|CHWP B.7||Kibbee, "16th-Century Bilingual Dictionaries (French-English)"|
More general historians may be interested in these dictionaries for particular or general reasons. The particular information is the type of encyclopedic information documented through the vocabulary itself or through the examples. This has been exploited in a light-hearted and impressionistic way in articles like Perrin (1972), more systematically and seriously in Matoré (1988). Following Matoré, the historian can choose to look at the vocabulary of the 16th century in a global fashion, uniting all the dictionaries, and adding to them the studies of usage in authors of the period. An alternative approach is to consider each dictionary in its own right, as a snapshot of the author's view of the 16th century. Matoré complains of the "absence de véritables dictionnaires" (1988: 13) either in the 16th century or of 16th-century language. I think this emphasis on the gaps and mistakes (lacunes, erreurs) of the dictionaries in question misses the point; modern dictionaries which try to include all vocabulary in the collective word-stock of native speakers provide just as false a view of modern vocabulary, masking the gaps in each individual speaker's personal lexicon. The OED and the TLF describe a vocabulary far beyond the range of any single native speaker; how is one to know or guess what portions of these collections of vocabulary are in active or passive command of any one speaker? Perhaps one reason Matoré missed that point is that the type of analysis of the dictionary as a text that I have emphasized throughout this article is simply impossible without a computerized database of the material. The single-author dictionary, however indebted it may be to previous lexicographers, captures a singular yet global vision of the society whose words it describes. Displaying what these lexicographers captured to the modern scholarly public requires tagging semantic fields and other encyclopedic information as completely as possible. (There is no doubt that this will demand ongoing additions and corrections by later scholars.) The database that will include a number of these dictionaries must be so constructed that compilation of lists of words within a given semantic field can easily be accomplished, and also comparison of such lists across several dictionaries. The compilation within a single author could supply a particular view of society at a given time. That Palsgrave, an ordained priest, would provide the following equivalent for prestresse, and the following example to contrast the alternate orthography of avec might help explain the climate which favoured the spread of Reform in England:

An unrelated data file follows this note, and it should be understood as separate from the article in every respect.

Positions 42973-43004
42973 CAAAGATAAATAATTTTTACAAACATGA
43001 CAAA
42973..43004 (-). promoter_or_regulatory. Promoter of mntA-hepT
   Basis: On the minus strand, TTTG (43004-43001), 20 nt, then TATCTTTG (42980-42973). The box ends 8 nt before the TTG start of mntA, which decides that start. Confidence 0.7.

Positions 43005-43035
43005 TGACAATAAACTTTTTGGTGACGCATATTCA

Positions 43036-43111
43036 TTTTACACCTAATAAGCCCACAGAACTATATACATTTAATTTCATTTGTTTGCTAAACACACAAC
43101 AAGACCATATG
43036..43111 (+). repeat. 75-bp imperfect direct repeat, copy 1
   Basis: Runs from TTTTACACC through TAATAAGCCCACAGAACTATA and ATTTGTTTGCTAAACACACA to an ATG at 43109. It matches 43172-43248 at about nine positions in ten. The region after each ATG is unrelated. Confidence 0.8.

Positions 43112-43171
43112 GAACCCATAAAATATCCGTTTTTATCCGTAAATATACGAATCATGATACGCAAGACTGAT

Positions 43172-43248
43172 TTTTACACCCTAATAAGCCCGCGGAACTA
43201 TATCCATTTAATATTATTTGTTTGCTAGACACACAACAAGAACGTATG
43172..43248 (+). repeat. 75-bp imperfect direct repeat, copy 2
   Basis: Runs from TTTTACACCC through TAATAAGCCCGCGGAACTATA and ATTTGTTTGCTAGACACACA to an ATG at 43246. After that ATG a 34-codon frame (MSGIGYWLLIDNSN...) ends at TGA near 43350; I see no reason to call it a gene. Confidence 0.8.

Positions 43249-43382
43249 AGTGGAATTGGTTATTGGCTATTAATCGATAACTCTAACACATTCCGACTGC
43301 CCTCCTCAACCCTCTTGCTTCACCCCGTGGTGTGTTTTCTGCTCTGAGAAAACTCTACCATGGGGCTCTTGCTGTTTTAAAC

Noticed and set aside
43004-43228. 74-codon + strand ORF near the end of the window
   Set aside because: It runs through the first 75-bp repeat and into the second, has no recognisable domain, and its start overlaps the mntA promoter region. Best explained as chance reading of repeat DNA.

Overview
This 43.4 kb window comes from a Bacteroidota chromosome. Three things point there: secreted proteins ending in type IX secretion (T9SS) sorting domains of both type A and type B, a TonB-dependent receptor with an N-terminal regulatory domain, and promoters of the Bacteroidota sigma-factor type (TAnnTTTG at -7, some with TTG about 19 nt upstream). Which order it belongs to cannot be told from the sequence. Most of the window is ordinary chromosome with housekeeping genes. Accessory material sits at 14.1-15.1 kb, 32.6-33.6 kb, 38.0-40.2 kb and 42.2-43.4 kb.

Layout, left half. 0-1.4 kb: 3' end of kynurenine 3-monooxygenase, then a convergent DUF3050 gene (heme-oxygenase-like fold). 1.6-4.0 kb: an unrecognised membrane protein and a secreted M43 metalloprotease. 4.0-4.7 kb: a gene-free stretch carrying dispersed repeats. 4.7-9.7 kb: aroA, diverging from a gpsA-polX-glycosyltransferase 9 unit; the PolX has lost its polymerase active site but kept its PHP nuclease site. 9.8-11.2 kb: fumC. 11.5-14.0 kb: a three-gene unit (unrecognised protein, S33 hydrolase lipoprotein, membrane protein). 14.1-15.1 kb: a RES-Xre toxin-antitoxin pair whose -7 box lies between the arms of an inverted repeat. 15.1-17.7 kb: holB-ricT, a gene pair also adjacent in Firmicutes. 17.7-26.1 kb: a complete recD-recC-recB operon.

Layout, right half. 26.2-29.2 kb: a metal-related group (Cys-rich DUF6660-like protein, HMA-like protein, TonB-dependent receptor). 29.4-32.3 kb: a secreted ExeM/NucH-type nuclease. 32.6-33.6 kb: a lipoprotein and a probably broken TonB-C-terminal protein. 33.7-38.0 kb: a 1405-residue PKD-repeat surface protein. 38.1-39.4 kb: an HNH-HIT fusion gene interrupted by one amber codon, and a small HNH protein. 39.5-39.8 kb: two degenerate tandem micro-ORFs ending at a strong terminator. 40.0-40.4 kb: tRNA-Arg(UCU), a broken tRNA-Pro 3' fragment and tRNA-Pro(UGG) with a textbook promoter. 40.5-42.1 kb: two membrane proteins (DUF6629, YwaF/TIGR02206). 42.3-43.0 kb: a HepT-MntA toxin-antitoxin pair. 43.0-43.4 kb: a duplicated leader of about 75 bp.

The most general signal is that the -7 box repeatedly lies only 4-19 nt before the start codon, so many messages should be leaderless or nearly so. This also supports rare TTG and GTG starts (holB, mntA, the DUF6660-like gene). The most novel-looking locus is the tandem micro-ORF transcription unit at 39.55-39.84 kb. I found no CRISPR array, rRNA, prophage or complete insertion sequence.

The comparison of all the terms related to religion found in Palsgrave and in Hollyband would demonstrate the evolution of religious thought in 16th century England.
As in the case of the previous disciplines discussed, these studies that relate to the history of society itself would profit from links to a broad range of external documents. Those that come readily to mind are modern encyclopedias (some already available on CD-ROMs), government documents and non-literary publications from the period, the biographical sources mentioned earlier, etc. Whether one looks at the dictionary as a complete portrait of one man's vision of 16th-century society, or as an incomplete picture of the full range of the society, the database comprising a single dictionary or a series of dictionaries will be a powerful tool towards understanding the period.
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